On Oct. 3 four blasts rocked a government-controlled district in Aleppo, Syria, killing at least 40 people and wounding more than 80.
Prof. Joshua Landis, director of the centre of Middle East Studies at the University of Oklahoma, provides an insightful commentary for the Reuters video of the aftermath in which he describes the plight of Syria’s two major cities:
“What we’re seeing now is the battle for Damascus and Aleppo. Aleppo is the great northern city of Syria. These two cities have 50 per cent of Syria’s population. They are the two geese that lay the golden eggs of Syria. Whoever owns those two sites own Syria.”
“Blowing up the office buildings around it—and these are state buildings—is taking the fight to the state at the heart of Aleppo. There’s a class element to this that we’re seeing unfold in a city like Aleppo and that’s that the rural, lower classes from the countryside are busting into these cities where all the money is and trying to dislodge these people who are willing to sit under the umbrella of regime security. And if that means burning up the downtown, … taking the fight right to right to the city centre—that’s what they have to do.”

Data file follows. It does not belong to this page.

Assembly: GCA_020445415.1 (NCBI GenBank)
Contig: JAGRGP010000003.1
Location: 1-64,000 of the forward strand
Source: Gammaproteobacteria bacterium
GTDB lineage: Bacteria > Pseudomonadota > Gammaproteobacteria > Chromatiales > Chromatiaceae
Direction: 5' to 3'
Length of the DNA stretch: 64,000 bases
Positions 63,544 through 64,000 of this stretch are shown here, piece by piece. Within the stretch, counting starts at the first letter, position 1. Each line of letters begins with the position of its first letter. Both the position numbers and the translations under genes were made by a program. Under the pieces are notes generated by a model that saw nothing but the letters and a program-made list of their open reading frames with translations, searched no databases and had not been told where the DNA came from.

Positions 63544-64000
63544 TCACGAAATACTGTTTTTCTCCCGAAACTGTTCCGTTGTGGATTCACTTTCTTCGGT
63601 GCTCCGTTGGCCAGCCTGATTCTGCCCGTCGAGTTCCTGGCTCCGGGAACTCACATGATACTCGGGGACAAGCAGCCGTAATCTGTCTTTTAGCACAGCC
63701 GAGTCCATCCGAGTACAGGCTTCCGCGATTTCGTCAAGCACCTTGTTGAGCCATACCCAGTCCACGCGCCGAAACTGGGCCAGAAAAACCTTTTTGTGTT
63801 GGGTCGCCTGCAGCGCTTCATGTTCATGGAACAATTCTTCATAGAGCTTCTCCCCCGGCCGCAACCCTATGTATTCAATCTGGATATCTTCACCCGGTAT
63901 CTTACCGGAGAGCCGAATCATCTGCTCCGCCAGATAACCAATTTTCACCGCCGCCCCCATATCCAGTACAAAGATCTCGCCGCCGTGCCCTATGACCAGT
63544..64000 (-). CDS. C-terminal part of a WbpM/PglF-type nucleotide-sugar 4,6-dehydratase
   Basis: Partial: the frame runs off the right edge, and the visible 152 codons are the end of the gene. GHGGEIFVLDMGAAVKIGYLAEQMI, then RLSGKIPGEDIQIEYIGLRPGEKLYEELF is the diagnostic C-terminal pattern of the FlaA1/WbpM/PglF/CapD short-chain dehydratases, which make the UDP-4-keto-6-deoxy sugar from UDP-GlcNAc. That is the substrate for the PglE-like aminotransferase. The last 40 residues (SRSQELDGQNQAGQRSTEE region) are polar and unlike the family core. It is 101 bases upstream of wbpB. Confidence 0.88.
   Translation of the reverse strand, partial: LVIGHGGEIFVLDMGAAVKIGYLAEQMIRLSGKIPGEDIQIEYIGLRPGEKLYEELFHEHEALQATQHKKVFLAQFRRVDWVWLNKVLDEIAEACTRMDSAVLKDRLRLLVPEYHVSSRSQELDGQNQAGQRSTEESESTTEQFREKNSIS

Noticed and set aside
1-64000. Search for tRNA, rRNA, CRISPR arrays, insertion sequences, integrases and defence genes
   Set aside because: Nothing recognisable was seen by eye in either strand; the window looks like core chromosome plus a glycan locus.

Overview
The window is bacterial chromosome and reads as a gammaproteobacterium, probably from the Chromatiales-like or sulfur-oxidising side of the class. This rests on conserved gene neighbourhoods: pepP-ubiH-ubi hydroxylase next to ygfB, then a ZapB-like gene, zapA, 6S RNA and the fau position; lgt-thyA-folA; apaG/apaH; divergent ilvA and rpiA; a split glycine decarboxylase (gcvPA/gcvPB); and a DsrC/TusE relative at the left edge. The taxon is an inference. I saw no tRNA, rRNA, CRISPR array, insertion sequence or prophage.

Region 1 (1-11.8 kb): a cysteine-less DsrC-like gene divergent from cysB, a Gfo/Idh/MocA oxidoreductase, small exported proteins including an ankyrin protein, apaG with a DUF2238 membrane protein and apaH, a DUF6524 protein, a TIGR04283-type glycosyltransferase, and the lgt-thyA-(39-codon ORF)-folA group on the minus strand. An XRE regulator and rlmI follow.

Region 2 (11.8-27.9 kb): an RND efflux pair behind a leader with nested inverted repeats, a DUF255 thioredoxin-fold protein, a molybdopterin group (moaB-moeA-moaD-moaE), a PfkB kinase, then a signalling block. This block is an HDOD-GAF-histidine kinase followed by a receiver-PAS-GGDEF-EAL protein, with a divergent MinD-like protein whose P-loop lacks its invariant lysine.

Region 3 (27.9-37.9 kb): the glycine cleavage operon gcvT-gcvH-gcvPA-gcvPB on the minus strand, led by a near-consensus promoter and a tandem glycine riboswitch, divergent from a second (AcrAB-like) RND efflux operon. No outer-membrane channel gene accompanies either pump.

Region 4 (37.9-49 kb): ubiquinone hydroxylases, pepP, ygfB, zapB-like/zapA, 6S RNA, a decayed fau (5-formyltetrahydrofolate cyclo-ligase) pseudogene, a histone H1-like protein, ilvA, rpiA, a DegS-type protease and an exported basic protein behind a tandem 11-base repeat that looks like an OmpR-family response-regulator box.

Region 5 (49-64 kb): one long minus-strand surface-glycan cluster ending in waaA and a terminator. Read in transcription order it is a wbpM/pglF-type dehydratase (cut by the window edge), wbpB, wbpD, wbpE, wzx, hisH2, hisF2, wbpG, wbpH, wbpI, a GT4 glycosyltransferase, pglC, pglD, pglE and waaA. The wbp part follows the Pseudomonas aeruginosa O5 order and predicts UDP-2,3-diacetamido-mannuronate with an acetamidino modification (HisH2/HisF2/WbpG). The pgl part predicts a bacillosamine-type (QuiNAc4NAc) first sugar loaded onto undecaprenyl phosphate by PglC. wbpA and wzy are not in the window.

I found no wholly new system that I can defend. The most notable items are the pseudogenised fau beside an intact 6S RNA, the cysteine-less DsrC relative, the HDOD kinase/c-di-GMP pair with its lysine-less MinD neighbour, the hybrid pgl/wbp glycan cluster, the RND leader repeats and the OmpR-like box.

“But the regime also cannot cede these cities to the opposition because … [then] in one piece the opposition will have all the money. [So] the logic, unfortunately, of this battle is that these two cities will be turned into dust. And that’s, I fear, what we’re watching unfold here in the fight for these two great urban centres.”
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